Auto Stocks Flop as Daimler Cuts Its Profit Expectations Because of the Brewing U.S.-China Trade War
Daimler became the first prominent company to cut its profit outlook due to escalating trade tensions between the U.S. and China, claiming Chinese customers will now buy fewer cars after Beijing slaps tariffs on U.S. auto imports.
The manufacturer of Mercedes-Benz cars said late Wednesday its full-year earnings excluding some items will be slightly lower than last year. Many SUVs are built in Alabama and then shipped to China. Those vehicles are now caught up in retaliatory tariffs announced in China in response to President Donald Trump’s levies on $50 billion in Chinese goods.
With the rising prospect of an all-out trade war, few industries will be spared and more companies may have to follow Daimler (DDAIF), said Nicholas Smith, a strategist at CLSA Securities in Tokyo. MillerCoors, the maker of Miller Lite and Coors Lite, warned last week that U.S. tariffs on aluminum imports could result in a $40 million hit to its bottom line.
Shares of German carmakers fell on Thursday. Daimler dropped 4.4% at 11:58 a.m. in Frankfurt — its biggest decline since early April. BMW (BMWYY), which exports vehicles to China from its plant in Spartanburg, S.C., slid 3.1%. Volkswagen (VLKAY), which has limited China-U.S. trade exposure, slipped 2.8%.
“Taking the cynic’s view, I think there will be a lot of companies needing to cut sales forecast and this will be an incredibly convenient reason to blame it on,” Smith said. “The Europeans will take a hit on this, the Chinese are going to find this very bumpy and it’s in the nature of a trade war that everyone loses.”
Daimler’s competitors were less eager to draw conclusions, and some analysts suggested its warming might be premature. A VW spokesman said the company’s 2018 profit targets remain unchanged. BMW said that while it was monitoring developments, it too stood by its outlook.
The Munich-based company, second to Mercedes among luxury carmakers, last year exported more than 100,000 sport utility vehicles to China from the U.S. While that number will decline this year with BMW moving to produce its X3 SUV in China, it’ll continue to export the high-end X5. It’s exposed to a potential an operating-earnings hit of 100 million euros ($115 million) to 200 million euros, according to analyst Juergen Pieper at Bankhaus Metzler.
The tariffs announced by Trump, and China’s in-kind response, may just be a start in the escalating conflict. On Monday, Trump said he had instructed the U.S. Trade Representative’s office to identify $200 billion in Chinese imports for additional tariffs of 10%. He said the U.S. would impose tariffs on another $200 billion after that if Beijing retaliates. The range of products that could eventually be taxed by Trump is approaching the value of all U.S. imports from China last year — about $505 billion.
On Thursday, a Chinese commerce ministry spokesman reiterated that China is “fully prepared” to respond to any new list of U.S. tariffs on Chinese exports.
The rising tensions threaten to upend a global production system built over decades amid falling trade barriers and the rise of China and other low-cost producers. Trade flows are so complex that large companies will be challenged to quickly adapt to a shifting political climate.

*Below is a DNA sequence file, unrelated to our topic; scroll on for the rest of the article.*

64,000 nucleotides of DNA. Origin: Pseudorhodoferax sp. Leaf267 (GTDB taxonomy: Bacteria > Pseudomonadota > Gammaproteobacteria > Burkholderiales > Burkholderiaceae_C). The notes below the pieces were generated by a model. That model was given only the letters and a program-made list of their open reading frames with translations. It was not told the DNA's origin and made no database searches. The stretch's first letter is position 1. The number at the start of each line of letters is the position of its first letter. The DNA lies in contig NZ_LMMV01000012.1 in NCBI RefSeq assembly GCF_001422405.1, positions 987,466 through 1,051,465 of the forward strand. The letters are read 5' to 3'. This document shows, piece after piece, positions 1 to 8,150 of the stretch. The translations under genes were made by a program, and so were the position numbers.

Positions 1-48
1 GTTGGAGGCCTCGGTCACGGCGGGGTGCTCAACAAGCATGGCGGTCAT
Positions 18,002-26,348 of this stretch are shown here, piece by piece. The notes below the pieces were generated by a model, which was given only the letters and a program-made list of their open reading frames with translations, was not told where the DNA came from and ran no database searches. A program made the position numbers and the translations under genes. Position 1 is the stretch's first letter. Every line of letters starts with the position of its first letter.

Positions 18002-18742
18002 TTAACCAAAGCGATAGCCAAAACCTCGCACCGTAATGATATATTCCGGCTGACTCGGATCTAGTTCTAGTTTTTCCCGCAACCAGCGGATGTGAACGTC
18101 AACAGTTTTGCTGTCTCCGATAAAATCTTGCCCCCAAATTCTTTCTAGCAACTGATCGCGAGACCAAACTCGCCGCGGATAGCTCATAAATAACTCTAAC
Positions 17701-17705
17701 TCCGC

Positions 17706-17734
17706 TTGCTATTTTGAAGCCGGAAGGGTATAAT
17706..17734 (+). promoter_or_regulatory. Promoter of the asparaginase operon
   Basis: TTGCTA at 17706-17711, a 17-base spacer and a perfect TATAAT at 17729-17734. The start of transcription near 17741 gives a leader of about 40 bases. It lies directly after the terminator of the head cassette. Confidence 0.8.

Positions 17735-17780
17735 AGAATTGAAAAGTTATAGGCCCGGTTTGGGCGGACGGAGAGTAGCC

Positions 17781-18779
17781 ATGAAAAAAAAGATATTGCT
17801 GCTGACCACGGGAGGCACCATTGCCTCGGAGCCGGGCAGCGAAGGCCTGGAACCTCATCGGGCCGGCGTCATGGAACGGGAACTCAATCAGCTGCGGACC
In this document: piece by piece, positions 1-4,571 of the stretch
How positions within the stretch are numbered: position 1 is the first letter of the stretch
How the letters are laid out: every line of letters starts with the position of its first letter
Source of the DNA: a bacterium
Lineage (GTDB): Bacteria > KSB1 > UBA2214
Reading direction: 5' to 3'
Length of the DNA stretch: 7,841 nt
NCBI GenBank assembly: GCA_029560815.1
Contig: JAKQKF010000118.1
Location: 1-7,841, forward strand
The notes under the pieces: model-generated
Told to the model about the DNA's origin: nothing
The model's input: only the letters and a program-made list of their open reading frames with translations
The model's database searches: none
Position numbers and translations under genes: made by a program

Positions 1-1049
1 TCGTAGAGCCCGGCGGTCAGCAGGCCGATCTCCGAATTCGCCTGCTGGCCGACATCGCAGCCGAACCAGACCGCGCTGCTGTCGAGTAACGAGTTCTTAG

“Remember, for those following from a Trump/global free trade perspective, this is now a German car maker, warning on the profits coming from their Alabama-made SUVs, which are then sold/exported into China –- a complicated situation indeed!!” wrote Evercore ISI analyst Arndt Ellinghorst.
Daimler and BMW are among carmakers most affected by China’s additional tariffs against American-made cars — more so than U.S. auto manufacturers, according to Evercore. Daimler and BMW will ship just over 100,000 vehicles to China from the U.S. this year, Evercore estimated in April — almost $7 billion worth of goods.
“Fewer than expected SUV sales and higher than expected costs — not completely passed on to the customers — must be assumed because of increased import tariffs for U.S. vehicles into the Chinese market,” Daimler said in its statement. The company called this “the decisive factor” in its revised outlook.
Daimler also slashed expectations for a series of other metrics for the year, citing several other factors. The manufacturer now sees operating profit at its vans unit being significantly below last year’s level, compared with a previous guidance for only a slight drop. The company attributed the shortfall to a recent recall of diesel vehicles.
Earnings for the buses division probably will be in line with last year, Daimler said, revising a previous prediction for slight improvement amid declining demand in Latin America.
The profit warnings cap a difficult month for Chief Executive Officer Dieter Zetsche, who was summoned to Berlin several times in recent weeks to explain to the government the existence of alleged defeat devices in some engines. Daimler was ordered earlier this month to recall 774,000 vehicles in Europe, though the company dodged having to pay any fines.
Earlier Wednesday, the Stuttgart, Germany-based company was sued by a shareholder alleging that the carmaker misled investors about the severity of the diesel-emissions scandal that continues to plague the nation’s auto industry. The company said in a statement that it views the lawsuit as unfounded and will defend itself with all legal means.
The diesel scandal and mass recalls have weighed on Daimler and other German carmakers since the fall of 2015, when Volkswagen admitted to mass manipulation of engines. Daimler shares have lost about 15% this year, making them the worst-performing autos stock on Germany’s benchmark DAX index.